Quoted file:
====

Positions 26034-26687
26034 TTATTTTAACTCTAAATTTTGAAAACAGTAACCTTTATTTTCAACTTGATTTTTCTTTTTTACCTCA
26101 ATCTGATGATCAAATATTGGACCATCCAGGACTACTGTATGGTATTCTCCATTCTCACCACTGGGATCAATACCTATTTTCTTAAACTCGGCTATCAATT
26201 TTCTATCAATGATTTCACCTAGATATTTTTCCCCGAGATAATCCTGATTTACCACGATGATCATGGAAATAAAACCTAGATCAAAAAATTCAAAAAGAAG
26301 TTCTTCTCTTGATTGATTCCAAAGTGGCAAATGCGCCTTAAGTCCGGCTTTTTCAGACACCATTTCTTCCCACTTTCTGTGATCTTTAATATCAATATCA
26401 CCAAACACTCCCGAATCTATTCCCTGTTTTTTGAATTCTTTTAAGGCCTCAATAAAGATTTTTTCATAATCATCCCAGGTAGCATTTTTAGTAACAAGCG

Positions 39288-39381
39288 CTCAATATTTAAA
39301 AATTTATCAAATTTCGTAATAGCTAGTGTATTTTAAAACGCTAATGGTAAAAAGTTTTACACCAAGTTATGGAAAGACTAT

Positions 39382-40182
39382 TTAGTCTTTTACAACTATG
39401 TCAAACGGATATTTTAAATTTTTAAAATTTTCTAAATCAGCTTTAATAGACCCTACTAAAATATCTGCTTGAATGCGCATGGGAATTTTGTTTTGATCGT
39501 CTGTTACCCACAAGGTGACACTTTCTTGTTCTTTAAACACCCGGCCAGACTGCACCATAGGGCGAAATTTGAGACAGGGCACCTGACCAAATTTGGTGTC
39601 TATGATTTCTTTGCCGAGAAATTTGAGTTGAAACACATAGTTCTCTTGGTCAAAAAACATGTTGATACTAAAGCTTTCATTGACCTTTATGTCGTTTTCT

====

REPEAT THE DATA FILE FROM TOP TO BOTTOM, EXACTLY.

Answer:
Positions 26034-26687
26034 TTATTTTAACTCTAAATTTTGAAAACAGTAACCTTTATTTTCAACTTGATTTTTCTTTTTTACCTCA
26101 ATCTGATGATCAAATATTGGACCATCCAGGACTACTGTATGGTATTCTCCATTCTCACCACTGGGATCAATACCTATTTTCTTAAACTCGGCTATCAATT
26201 TTCTATCAATGATTTCACCTAGATATTTTTCCCCGAGATAATCCTGATTTACCACGATGATCATGGAAATAAAACCTAGATCAAAAAATTCAAAAAGAAG
26301 TTCTTCTCTTGATTGATTCCAAAGTGGCAAATGCGCCTTAAGTCCGGCTTTTTCAGACACCATTTCTTCCCACTTTCTGTGATCTTTAATATCAATATCA
26401 CCAAACACTCCCGAATCTATTCCCTGTTTTTTGAATTCTTTTAAGGCCTCAATAAAGATTTTTTCATAATCATCCCAGGTAGCATTTTTAGTAACAAGCG

Positions 39288-39381
39288 CTCAATATTTAAA
39301 AATTTATCAAATTTCGTAATAGCTAGTGTATTTTAAAACGCTAATGGTAAAAAGTTTTACACCAAGTTATGGAAAGACTAT

Positions 39382-40182
39382 TTAGTCTTTTACAACTATG
39401 TCAAACGGATATTTTAAATTTTTAAAATTTTCTAAATCAGCTTTAATAGACCCTACTAAAATATCTGCTTGAATGCGCATGGGAATTTTGTTTTGATCGT
39501 CTGTTACCCACAAGGTGACACTTTCTTGTTCTTTAAACACCCGGCCAGACTGCACCATAGGGCGAAATTTGAGACAGGGCACCTGACCAAATTTGGTGTC
39601 TATGATTTCTTTGCCGAGAAATTTGAGTTGAAACACATAGTTCTCTTGGTCAAAAAACATGTTGATACTAAAGCTTTCATTGACCTTTATGTCGTTTTCT